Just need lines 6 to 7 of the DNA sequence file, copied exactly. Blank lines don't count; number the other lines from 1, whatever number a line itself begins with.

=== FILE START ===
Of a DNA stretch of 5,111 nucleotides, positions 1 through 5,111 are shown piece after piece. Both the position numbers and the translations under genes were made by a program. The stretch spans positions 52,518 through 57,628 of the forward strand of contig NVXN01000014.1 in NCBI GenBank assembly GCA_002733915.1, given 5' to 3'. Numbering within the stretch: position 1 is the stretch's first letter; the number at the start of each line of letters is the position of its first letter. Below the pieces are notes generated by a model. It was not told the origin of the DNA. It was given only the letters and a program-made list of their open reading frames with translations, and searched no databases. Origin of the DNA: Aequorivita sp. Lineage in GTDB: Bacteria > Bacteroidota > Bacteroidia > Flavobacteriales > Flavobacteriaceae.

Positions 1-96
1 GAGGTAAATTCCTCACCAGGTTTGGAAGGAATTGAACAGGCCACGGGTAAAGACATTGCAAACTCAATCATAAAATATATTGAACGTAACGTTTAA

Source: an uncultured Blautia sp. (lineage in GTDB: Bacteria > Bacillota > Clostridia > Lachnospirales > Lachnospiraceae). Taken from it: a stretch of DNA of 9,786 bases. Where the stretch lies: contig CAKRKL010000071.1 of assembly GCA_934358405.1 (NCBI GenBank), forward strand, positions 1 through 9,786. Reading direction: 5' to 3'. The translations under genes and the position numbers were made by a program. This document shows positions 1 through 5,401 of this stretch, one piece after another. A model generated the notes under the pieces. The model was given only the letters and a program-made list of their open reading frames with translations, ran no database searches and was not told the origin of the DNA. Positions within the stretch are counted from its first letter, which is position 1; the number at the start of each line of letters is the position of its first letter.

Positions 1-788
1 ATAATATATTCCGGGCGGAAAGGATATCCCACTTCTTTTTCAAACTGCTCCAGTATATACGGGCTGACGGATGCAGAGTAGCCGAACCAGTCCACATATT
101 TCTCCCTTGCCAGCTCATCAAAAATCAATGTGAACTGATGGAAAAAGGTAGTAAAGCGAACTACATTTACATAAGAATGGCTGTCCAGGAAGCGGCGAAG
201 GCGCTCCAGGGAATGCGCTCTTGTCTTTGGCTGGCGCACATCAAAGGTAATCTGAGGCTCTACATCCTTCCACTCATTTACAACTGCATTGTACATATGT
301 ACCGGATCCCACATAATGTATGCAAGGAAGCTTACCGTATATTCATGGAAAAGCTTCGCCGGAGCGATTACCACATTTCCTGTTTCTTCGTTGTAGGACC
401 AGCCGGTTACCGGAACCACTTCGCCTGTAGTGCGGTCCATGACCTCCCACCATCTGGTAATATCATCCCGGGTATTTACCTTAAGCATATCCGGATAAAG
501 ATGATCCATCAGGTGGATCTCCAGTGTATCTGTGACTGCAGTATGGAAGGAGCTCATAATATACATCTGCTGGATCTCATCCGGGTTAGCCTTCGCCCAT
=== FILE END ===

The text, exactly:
1 ATAATATATTCCGGGCGGAAAGGATATCCCACTTCTTTTTCAAACTGCTCCAGTATATACGGGCTGACGGATGCAGAGTAGCCGAACCAGTCCACATATT
101 TCTCCCTTGCCAGCTCATCAAAAATCAATGTGAACTGATGGAAAAAGGTAGTAAAGCGAACTACATTTACATAAGAATGGCTGTCCAGGAAGCGGCGAAG